My Near-Death Experience
Aaron, this one’s for you. Thanks for all of the good reading and for fighting the good fight.
October 27, 11:25 AM: I walk into an operating theatre at a local hospital. I’m there to have a piece of torn cartilage removed from my knee. Nothing life threatening, so I’m a little nervous, but not terrified. This is the first time in my life that I will be receiving a general anesthetic. I’m a little buzzed from the IV, and I lay down on the table as directed. The O-R nurse straps me down, fits a blood pressure cuff to my right arm, and then proceeds to place electrodes on my forehead. This sort of feels like being stuck with the scratchy plastic side of Velcro. The nurse quips that she is looking for signs of intelligent life in males. I play along and say, “Let me know if you find any.”
1:45 PM: I wake up in the Recovery Room. I have ten pounds of flannel blankets over me, I have no sensation of being cold, but I am shivering. I explain this to the nurse, and she tells me that it is a common reaction.
That’s it. No voices, no bright lights. No feeling of being pulled, pushed, poked or prodded… but that’s my point. For about two hours, I was completely switched off. I have no memory of that time; no dreams, no uneasy twitches, no feelings, nothing. While most of the rest of the human race ate, or worked, or played or screwed or slept, I was turned off. A doctor put two deep puncture wounds in my leg and chewed up and dragged out a piece of my knee joint. Nothing. One minute it was 11:30, the next it was 1:45. In between, nothing. No sleep is so deep that you don’t dream or fidget, or twitch when your neighbor slams a car door or something, but this was NOTHING!
Now that I’ve had this experience, this is what I imagine death to be: nothing to be afraid of, nothing to look forward to, nothing to experience, NOTHING! A blackout with no end, and no awareness of time or being, because you need some form of consciousness in order to be aware. No difference between the first millisecond and the rest of eternity and no discomfort because there is no perception of duration. No perception of anything else for that matter, because all of the mechanisms for sensory input and processing are shut down and gone.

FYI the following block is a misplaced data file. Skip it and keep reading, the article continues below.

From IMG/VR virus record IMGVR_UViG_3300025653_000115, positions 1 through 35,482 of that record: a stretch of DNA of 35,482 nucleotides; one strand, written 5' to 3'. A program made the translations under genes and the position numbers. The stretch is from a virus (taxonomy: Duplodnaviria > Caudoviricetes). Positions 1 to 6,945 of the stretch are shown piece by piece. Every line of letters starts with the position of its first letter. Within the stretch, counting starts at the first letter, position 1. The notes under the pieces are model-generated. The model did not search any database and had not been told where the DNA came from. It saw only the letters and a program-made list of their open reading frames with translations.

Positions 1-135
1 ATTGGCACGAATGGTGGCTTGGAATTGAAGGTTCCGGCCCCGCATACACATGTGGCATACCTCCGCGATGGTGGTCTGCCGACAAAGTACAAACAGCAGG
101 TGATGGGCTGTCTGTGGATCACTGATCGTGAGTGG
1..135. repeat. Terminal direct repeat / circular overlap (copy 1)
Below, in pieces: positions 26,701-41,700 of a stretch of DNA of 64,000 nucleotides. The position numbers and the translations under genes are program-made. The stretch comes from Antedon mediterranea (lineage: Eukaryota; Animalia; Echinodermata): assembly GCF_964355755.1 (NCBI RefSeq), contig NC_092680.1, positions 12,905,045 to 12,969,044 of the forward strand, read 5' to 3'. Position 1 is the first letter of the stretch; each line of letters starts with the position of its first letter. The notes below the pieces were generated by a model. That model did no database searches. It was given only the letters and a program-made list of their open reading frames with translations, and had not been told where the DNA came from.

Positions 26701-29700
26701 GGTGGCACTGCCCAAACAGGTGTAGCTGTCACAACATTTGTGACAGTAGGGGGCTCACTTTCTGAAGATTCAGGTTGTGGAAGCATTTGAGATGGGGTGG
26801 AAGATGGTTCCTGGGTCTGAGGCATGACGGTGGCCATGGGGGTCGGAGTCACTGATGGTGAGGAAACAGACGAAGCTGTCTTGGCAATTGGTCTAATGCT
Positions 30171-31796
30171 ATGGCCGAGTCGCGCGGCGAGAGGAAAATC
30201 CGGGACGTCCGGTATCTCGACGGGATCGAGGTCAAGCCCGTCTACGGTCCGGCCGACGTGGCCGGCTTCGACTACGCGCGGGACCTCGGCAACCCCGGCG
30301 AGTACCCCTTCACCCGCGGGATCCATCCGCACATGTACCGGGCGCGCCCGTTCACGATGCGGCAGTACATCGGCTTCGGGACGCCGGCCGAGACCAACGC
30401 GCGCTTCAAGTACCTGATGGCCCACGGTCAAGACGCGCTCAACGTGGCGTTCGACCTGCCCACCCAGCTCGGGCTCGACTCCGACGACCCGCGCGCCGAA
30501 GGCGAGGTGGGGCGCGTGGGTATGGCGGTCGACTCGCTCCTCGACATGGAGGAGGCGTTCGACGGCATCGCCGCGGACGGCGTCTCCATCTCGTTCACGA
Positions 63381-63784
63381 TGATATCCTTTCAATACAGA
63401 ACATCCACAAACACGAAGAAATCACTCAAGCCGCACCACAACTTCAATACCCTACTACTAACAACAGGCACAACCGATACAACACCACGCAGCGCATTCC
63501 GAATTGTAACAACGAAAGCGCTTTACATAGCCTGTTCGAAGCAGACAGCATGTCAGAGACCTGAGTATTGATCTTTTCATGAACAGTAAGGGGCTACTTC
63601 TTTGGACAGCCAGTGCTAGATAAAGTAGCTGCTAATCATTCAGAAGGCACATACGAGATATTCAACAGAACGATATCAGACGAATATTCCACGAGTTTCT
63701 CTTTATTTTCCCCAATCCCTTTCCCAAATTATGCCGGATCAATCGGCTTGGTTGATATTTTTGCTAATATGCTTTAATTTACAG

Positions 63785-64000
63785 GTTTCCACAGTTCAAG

So why am I telling you this? Because I am betting that many thousands of people have had the same experience that I just had. Do they get any publicity? The people who get publicity are those that have some hallucinatory experience or neural firestorm that leads them to believe that they have experienced a non-corporeal state of being. The activity in their respective brains bears no relationship to the lack of activity in a corpse. Their brain is putting on a show. The show is largely based on the expectations of the Producer/audience. In other words, the brain is showing the brain’s owner what that owner desperately wants to see. If this owner has spent a lifetime hearing what he wants to hear, and making self-supporting, delusional types of conclusions, why should this kind of behavior in a starving brain be a surprise? When there are people who get a financial reward by perpetuating these delusions, it is also no surprise that these experiences get talked about. You can’t buy that kind of advertising, but you can play it over and over again like an accordion. I think the average person gets the impression that “go into the light” type experiences happen to everyone. I don’t think that is true. I think the more common experience is … nothing.
* * * *
My blog is not accepting pictures again. Here is a link and desciption of what I wanted to post. I'll try again later.
Caption: An Egyptian-style burial at Tombos, a cemetery at the third cataract of the Nile in what was once the center of ancient Nubia and is now northern Sudan.
Credit: S. Smith
Usage Restrictions: None